Increasing sales and profits supported observations that the company, in spite of (or because of) its enormous growth, was still on the way up. Pending British legislation, which would allow Carlton to control more of the UK broadcast television market, made Carlton's future outlook bright.
Principal Subsidiaries: Carlton Television Limited; Carlton UK Television Limited; Carlton Home Entertainment; Central Broadcasting; CTE; Carlton 021 Limited; The Television House; Meridian Broadcasting Limited (20%); GMTV Limited (20%); Independent Television News Limited (36%); London News Network Limited (50%); France Télé Films (France; 28%); Channel KTV (Singapore; 31%); Technicolor; Technicolor Optical Media Services; Euphon Technicolor S.p.A. (Italy; 50%); Technicolor Videocassette B.V. (Holland); Carlton Home Entertainment Limited; The Moving Picture Company Limited; Complete Post, Inc. (USA); TVI; Quantel Limited; Solid State Logic Limited; Carlton Cabletime Limited; Carlton Books Limited; Carlton Cromelim Circuits Limited; Westport Group plc (27.1%).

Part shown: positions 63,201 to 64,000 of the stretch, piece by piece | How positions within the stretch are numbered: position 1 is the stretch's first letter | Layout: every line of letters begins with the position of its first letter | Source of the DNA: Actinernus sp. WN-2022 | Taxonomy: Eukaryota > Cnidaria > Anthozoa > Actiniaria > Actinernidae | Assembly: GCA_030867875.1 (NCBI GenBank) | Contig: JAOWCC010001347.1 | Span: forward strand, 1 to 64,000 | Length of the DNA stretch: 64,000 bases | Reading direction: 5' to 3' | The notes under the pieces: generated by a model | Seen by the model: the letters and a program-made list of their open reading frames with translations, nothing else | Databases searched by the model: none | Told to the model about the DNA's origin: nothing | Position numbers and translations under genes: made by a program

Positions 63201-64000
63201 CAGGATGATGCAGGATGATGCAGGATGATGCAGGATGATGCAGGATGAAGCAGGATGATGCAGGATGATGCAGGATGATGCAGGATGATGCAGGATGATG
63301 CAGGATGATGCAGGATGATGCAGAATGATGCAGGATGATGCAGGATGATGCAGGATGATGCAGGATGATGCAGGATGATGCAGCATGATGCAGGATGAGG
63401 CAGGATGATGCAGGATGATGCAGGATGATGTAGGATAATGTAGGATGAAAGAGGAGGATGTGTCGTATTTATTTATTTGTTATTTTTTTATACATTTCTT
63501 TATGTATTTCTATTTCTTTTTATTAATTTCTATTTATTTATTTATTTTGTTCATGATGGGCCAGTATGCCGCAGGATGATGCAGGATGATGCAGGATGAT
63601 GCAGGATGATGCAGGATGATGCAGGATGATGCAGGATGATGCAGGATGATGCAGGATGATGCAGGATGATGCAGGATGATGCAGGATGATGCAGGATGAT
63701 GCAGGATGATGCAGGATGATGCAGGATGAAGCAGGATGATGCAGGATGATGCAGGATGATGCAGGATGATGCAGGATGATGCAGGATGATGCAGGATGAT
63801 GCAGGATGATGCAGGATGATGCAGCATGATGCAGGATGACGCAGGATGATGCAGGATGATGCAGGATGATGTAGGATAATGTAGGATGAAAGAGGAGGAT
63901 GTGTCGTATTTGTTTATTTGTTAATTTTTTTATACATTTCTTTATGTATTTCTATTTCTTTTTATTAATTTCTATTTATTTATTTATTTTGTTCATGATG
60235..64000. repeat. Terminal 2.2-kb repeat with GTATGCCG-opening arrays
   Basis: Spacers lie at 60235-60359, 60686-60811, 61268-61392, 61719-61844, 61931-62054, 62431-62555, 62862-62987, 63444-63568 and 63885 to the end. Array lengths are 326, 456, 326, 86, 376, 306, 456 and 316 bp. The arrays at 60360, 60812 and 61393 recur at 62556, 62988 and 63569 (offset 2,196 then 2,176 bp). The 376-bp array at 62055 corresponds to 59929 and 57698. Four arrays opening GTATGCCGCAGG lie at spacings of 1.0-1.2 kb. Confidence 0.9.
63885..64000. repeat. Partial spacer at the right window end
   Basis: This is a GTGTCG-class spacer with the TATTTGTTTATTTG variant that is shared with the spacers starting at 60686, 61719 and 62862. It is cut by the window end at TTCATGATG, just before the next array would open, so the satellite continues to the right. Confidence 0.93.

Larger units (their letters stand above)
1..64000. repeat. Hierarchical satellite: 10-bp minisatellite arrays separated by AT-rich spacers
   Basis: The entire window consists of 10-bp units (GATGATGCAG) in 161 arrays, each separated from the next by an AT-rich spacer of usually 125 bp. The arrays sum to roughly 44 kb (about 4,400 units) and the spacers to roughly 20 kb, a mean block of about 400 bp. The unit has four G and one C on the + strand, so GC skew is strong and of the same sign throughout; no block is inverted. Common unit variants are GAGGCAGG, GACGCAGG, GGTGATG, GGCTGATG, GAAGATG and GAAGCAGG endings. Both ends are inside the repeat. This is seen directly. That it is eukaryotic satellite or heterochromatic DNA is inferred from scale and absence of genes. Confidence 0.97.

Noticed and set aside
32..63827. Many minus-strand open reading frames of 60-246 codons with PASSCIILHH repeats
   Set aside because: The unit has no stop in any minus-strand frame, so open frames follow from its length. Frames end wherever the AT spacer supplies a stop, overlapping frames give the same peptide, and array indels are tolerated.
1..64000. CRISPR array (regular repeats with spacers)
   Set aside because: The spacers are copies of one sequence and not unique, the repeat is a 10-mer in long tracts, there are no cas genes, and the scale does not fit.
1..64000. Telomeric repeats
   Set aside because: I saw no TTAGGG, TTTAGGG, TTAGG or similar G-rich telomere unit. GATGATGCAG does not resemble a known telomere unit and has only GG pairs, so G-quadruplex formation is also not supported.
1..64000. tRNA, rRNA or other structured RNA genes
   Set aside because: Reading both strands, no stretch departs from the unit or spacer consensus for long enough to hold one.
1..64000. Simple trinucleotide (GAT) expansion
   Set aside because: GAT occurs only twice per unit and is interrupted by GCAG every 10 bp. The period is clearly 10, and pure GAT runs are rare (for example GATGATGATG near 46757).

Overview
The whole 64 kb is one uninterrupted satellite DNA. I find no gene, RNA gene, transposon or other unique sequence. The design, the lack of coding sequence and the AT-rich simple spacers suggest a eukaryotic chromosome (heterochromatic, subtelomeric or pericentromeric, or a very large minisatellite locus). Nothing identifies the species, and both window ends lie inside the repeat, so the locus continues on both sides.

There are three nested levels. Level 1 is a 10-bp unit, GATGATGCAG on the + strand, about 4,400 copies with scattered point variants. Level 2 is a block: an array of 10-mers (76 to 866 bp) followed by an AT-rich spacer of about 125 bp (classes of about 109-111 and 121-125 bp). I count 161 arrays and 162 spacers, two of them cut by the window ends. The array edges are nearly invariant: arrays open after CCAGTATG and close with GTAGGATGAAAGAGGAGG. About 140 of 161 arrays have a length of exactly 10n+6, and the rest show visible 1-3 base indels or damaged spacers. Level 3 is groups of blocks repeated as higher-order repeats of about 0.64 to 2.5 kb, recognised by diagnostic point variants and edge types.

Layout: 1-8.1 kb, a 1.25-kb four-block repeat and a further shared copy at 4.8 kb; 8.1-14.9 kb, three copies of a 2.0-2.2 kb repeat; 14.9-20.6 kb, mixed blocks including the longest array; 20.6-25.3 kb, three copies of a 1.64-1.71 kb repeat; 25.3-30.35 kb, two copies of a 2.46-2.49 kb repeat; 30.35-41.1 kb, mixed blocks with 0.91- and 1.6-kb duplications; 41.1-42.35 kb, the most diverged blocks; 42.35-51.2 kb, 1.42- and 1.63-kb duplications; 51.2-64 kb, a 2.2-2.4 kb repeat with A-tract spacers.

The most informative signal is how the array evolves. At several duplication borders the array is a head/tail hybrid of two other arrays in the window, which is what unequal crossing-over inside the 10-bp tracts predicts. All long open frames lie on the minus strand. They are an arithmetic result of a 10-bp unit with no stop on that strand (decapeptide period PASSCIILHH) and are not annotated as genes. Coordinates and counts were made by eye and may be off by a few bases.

Principal Divisions: Broadcast Television; Video Production and Distribution; Film and Television Services; Video and Sound Products